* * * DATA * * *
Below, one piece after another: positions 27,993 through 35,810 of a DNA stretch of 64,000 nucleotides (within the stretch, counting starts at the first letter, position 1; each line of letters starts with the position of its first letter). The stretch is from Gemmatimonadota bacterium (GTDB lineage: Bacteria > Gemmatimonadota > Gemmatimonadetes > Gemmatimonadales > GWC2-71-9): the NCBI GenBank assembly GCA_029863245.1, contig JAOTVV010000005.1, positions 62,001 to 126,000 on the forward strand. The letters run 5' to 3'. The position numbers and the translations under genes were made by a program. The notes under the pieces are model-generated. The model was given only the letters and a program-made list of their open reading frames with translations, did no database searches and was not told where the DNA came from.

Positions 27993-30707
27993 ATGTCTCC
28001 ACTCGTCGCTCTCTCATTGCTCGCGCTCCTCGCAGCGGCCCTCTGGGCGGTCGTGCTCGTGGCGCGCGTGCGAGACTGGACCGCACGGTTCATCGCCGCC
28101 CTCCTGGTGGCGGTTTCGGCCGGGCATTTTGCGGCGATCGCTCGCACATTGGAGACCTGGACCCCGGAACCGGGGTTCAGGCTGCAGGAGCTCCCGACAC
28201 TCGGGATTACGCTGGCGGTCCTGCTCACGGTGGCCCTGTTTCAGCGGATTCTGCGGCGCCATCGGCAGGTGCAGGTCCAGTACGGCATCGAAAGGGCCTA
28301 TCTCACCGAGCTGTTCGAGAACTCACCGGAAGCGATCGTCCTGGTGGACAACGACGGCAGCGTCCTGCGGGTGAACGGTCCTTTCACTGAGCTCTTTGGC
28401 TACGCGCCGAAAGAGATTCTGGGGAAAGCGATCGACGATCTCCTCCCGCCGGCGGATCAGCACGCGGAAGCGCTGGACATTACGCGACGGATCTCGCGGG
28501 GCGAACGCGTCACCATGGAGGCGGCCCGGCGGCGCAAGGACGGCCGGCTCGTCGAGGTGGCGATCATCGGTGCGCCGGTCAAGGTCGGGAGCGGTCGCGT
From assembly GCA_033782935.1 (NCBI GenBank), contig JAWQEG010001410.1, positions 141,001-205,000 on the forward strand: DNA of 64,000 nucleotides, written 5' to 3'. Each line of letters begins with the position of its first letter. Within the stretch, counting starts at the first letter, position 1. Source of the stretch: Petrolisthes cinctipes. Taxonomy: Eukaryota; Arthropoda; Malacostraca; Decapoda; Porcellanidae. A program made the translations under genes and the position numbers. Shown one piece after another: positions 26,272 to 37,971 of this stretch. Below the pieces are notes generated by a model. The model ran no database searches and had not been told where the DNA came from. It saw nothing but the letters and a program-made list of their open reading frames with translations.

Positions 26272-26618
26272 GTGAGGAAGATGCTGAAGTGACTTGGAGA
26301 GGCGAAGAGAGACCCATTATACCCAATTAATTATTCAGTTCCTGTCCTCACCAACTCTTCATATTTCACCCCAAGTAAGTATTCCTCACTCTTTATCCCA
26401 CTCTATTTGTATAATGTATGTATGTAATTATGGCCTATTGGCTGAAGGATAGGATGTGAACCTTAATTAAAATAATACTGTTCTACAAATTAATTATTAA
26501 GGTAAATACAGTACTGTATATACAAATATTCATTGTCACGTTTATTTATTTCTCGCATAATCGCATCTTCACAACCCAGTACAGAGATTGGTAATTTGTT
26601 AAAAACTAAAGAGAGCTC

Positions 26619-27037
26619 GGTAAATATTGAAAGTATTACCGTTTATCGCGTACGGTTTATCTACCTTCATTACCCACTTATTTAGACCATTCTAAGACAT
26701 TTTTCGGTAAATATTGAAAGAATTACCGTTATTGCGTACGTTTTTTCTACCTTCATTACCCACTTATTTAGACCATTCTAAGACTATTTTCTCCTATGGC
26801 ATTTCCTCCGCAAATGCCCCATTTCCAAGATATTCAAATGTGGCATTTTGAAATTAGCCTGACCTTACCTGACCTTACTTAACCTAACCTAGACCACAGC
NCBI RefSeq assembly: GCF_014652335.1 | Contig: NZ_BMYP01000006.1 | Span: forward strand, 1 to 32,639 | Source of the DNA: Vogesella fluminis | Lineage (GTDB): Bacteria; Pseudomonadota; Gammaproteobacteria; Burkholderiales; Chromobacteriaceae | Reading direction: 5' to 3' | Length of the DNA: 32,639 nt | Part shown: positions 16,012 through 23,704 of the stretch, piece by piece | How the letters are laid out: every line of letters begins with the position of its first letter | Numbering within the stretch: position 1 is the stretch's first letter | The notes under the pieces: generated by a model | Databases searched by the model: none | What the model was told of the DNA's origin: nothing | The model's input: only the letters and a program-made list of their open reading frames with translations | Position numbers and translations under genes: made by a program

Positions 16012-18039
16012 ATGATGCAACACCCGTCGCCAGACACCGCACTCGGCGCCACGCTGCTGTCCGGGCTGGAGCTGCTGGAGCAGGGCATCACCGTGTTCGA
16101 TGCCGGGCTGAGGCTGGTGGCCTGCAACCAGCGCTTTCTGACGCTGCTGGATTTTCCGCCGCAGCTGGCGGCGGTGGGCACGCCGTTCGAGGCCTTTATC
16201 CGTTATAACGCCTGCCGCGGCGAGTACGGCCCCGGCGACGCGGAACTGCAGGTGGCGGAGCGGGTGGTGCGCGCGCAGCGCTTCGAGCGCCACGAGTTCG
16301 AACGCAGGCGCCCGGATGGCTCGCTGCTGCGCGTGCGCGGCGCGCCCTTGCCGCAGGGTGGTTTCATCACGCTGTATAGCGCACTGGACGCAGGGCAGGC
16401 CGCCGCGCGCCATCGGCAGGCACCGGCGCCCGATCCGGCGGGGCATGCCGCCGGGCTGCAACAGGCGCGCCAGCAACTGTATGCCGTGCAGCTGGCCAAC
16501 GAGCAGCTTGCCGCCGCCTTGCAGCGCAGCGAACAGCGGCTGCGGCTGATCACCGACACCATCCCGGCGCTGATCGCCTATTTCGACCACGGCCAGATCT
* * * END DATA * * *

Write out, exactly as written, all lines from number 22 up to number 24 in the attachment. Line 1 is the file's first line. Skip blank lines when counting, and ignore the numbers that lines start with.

Positions 16012-18039
16012 ATGATGCAACACCCGTCGCCAGACACCGCACTCGGCGCCACGCTGCTGTCCGGGCTGGAGCTGCTGGAGCAGGGCATCACCGTGTTCGA
16101 TGCCGGGCTGAGGCTGGTGGCCTGCAACCAGCGCTTTCTGACGCTGCTGGATTTTCCGCCGCAGCTGGCGGCGGTGGGCACGCCGTTCGAGGCCTTTATC